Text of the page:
Wait—sorry. What we meant was Frankenstein is LIVE, on stage, in the Olivier-winning production of Frankenstein by the National Theatre of Great Britain. The production, which starred Benedict Cumberbatch and Jonny Lee Miller (both of whom have played Sherlock Holmes on TV), ended its run in 2011, but not before it was filmed for broadcast to cinemas around the world. This week, it’s being re-broadcast for a special encore presentation—check your local theaters for show times.
Frankenstein’s return to the big screen reminds us that some of the scariest films of all time were based on classic horror novels. So this Halloween, when all the candy is gone and the trick-or-treaters have deserted the streets, curl up under a blanket and watch one of these timeless Hollywood movies. Then, when your house mysteriously looses power, light a candle and read the books that spawned these tales of terror. And then…when a gust of wind comes from nowhere and blows the candle out…you’re on your own!
The granddaddy of horror films, director Tod Browning’s classic (certified “Fresh” with a Tomatometer score of 91 percent by the cinematic website Rotten Tomatoes) is the wellspring of virtually every vampire tale we know (including this year’s Dracula Untold). Bela Lugosi’s iconic portrayal of the Count was a performance which Lugosi would never escape, and it still resonates throughout our cultural conscience. Like Bram Stoker’s 1897 gothic novel, the film tells the story of Dracula’s terrifying seduction of the innocent and Van Helsing’s pursuit of the vampire throughout Victorian England.
On the heels of the success of Dracula, Universal Studios released Frankenstein, based on the 1818 novel by Mary Shelley. Certified Fresh with a whopping 100 percent Tomatometer score, the film, like the book, features a scientist who creates a grotesque creature out of the parts of dead bodies. The movie made a star of Boris Karloff, whose lumbering portrayal of Frankenstein’s monster haunts us even today. The book is remarkable for the manner in which Shelley structures the story—it’s a tale within a tale within a tale told from the points of view of multiple characters. A great book to huddle up with on a dark and stormy night.
Jack Finney’s 1955 sci-fi novel The Body Snatchers was the basis for not one, but two films: 1956’s Invasion of the Body Snatchers and the 1978 remake of the same name. Both movies were hits with the critics, earning Tomatometer scores of 98 percent and 96 percent respectively. In each movie, Earth is invaded by alien spores that grow into pods, which then spit out emotionless reproductions of sleeping human victims. The original Invasion of the Body Snatchers is a sci-fi/horror classic, and the remake, starring Donald Sutherland at his creepiest (the movies final scene still gives me chills!) is just as intense. Don’t fall asleep watching this one!
Hmm…now where did I leave that copy of What to Expect When You’re Expecting Satan’s Baby? Rosemary could have used it in this 1967 novel by Ira Levin, which was adapted for the screen by Roman Polanski. Mia Farrow played Rosemary, who, along with her husband Guy, moves into an ominous Gothic Revival New York City apartment building. Soon, Guy begins keeping company with some rather eccentric neighbors and when Rosemary becomes pregnant, she begins to suspect that they have nefarious plans for her and her unborn child. The novel sold more than four million copies, and the movie (with a 98 percent Tomatometer rating) garnered two Academy Awards.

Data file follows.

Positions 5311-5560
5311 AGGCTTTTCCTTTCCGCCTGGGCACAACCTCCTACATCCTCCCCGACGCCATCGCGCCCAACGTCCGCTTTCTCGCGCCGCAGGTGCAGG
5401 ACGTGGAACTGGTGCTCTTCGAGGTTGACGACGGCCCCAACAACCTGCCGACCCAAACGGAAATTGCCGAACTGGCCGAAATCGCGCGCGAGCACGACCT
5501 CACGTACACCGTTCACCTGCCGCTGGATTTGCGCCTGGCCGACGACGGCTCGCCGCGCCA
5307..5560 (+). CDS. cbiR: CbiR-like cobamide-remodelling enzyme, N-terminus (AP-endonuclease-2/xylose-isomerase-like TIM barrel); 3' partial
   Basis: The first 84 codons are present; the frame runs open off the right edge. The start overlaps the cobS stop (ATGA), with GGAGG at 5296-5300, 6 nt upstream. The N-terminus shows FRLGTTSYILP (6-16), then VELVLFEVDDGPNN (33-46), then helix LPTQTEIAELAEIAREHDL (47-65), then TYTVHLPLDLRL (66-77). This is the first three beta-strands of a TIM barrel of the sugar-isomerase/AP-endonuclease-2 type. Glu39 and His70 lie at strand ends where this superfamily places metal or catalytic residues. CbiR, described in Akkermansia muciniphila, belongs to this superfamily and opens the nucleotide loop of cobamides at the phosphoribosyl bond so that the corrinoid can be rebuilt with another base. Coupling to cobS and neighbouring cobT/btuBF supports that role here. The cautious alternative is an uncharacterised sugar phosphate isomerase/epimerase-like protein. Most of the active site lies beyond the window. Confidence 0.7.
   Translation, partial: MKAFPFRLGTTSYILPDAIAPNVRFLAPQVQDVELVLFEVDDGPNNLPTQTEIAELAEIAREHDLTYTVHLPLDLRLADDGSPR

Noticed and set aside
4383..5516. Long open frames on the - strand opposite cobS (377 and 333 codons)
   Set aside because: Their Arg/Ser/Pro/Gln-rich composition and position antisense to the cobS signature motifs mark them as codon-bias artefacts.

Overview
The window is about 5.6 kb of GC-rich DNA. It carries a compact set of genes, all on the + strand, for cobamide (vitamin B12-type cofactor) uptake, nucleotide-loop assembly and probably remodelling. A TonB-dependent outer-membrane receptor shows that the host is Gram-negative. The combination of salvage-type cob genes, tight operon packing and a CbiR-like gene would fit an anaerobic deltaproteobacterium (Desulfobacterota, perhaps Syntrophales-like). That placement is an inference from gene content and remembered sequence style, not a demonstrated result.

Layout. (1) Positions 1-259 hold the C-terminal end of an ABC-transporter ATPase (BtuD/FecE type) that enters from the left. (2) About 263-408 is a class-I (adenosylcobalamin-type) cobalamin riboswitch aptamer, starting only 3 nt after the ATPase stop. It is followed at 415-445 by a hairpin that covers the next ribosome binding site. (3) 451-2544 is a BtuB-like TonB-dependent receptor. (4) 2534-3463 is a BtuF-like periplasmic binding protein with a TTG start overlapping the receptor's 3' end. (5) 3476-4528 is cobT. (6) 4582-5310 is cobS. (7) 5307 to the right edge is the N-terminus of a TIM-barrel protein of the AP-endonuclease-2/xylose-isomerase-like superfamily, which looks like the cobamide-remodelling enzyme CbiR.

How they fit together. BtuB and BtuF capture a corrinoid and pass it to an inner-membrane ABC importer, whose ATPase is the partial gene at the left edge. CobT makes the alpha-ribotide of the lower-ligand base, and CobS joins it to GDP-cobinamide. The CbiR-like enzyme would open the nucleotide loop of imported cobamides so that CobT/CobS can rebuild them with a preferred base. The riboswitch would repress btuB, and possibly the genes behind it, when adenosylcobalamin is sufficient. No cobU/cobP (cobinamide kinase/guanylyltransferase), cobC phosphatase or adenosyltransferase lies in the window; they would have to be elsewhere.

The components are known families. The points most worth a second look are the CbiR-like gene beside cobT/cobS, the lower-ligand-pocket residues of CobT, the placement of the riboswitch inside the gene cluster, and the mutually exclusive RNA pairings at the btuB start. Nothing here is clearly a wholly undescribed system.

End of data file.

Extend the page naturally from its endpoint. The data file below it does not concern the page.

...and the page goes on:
I’m going to make a confession. I was a child in 1973 when The Exorcist debuted and commercials for the film saturated television and radio. Back then, the voice of the demon who possessed the 12-year-old girl in this movie scared me so far out of my wits that to this day, I haven’t been able to watch the film from beginning to end. The special effects of The Exorcist may be somewhat outdated, but the sheer horror of watching two priests battle the monster inhabiting the body of Regan McNeil still produces some of the most shocking and terrifying moments ever captured on film. The Exorcist, based on the novel by William Peter Blatty and certified Fresh at 87 percent, has been named the scariest film of all time by numerous entertainment publications, and was the first horror movie to be nominated for a Best Picture Oscar. So you go ahead and watch it. I’ll be in the next room covering my ears.
If we can choose only one Steven King story for this list, let’s make it his first: Carrie, the story of a painfully introverted high school student who uses her emerging telekinetic powers to exact a horrendous revenge upon the classmates who bully and abuse her. Future Oscar winner Sissy Spacek played Carrie, a girl who has the worst senior prom EVER. King’s novel has also inspired a sequel, a remake, a television movie, and even a Broadway musical (no, really) that received about the same kind of reception from critics as Carrie did from her high school classmates.